MMDA to penalize bike group members with P1,000 fine each

The Metropolitan Manila Development Authority (MMDA) announced that it will be penalizing members of a bike group who installed temporary barriers on Tuesday that aim to protect bikers plying on Commonwealth Avenue, Quezon City.

Members of Bikers United Marshalls (BUM) placed a single file of 6-liter bright orange plastic bottles that contained water. These bottles served as temporary markers for one lane of the busy highway near Don Antonio Avenue intended for bike riders.

MMDA cited the group for obstruction and will penalize each member with a P1,000 fine.

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Photo from Bikers United Marshalls

“They cannot just put up bike lane protectors without notifying authorities, especially made from plastic bottles,” MMDA spokesperson Celine Pialago said. “They are not enough to provide safety for our bikers from speeding vehicles. They are very dangerous, in fact.”

She said that MMDA is working with the police for other possible charges that can be filed for “putting lives of people in danger.” She suggested that for now, bike riders should use the sidewalks.

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Photo from Bikers United Marshalls

BUM clarified the allegations made against them. In a Facebook post, BUM members wrote:

Bikers United Marshalls deplore the statements made by the MMDA Asst Secretary Celine Pialago threatening to file charges and impose fines on well-meaning citizens who are taking decisive actions to protect the thousands of bicycle commuters on our roads.

The statements made by Assec. Pialago are also very far from the truth:

1. The colored plastic bottles are not barricades; they are used by the volunteer group as markers while our members serve as volunteer traffic marshalls to augment the already overwhelmed traffic enforcement personnel. These plastic markers are colored very visibly and are only used during the 6-8am rush hour. According to our bike traffic monitoring, the southbound lane of Commonwealth Avenue was traveled on by 20 bikers per minute on June 1st, the first day of GCQ equivalent to 2,400 bikers in 2 hours. On June 2, the southbound lane served 16 bikers per minute or 1,920 bikers in 2 hours. During MECQ, the southbound lane served 14 bikers per minute on the average during the morning rush hour.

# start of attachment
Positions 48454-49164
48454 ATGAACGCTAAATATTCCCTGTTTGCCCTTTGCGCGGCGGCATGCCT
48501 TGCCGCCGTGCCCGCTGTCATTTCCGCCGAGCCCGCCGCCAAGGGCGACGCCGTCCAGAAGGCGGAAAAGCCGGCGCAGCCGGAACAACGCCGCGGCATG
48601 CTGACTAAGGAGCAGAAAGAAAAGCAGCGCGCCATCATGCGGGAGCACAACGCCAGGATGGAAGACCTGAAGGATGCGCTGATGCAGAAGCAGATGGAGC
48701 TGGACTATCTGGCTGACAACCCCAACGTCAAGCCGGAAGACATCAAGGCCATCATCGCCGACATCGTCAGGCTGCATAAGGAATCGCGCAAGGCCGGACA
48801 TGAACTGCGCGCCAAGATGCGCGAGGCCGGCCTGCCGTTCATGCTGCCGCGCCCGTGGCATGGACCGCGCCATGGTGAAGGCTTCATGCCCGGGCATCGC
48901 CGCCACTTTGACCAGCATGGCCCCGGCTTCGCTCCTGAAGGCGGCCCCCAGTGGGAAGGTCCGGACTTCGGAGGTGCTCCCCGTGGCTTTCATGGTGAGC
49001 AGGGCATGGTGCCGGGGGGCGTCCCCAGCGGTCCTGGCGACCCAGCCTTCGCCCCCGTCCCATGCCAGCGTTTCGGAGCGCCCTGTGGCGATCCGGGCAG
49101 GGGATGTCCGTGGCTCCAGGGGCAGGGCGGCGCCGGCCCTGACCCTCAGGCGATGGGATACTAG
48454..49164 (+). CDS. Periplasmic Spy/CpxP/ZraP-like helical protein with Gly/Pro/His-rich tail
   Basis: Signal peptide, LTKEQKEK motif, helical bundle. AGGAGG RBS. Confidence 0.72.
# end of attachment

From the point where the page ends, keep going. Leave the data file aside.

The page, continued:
2. MMDA did not remove the alleged barriers. The members of the Bikers United Marshalls are responsible citizens and they pack up the equipment at 8:00AM after their marshalling duties are over. Not a single one of the plastic bottle markers are left on the road. Also, the bottles we use are NOT ONE LITER bottles as stated by Asec Pialago. We use a minimum of 6-liter bottles filled with water to ensure they do not get displaced and to ensure they do not pose a danger to both motorists and bikers.

3. Contrary to the allegation that our actions pose a danger to people, our actions as volunteer marshalls actually protect people. The fact that volunteer marshalls are signaling bikers to remain in the rightmost lane and motorists to share the road creates a much safer road. Doing nothing is more fatal. The group has also distributed hundreds of free reflectorized vests to help ensure the safety of bikers.

4. It is tragic that MMDA does not even bother to validate facts before they make unfair and unfounded accusations.

5. MMDA keeps on promising bicycle infrastructure and to hear them say that it will take time before they take action to protect bikers is utterly disappointing. Bikers United Marshalls have demonstrated that simple acts of love and courage can be done immediately and without procrastination.

As to the threat of fines being imposed on us and possible charges being filed against us, we believe in the rule of law, and it is precisely our aim to uphold a Quezon City Ordinance (SP-2636, s-2017) that declared as a principle that “Road design and setting of speed limits must take into consideration the need to protect vulnerable road users such as pedestrians, bicycle riders, and motorcycle riders.”

We were mindful of the implications of our actions, but the costs are outweighed by the sheer number of lives at stake if we decided to do nothing. For bikers and frontliners to get hurt, it is sufficient that good people do nothing.

We believe we have done our bikers (mostly without protective gear) our humble service. If the MMDA sees otherwise, then we have to be ready for the consequences of the incompetence of our leaders.

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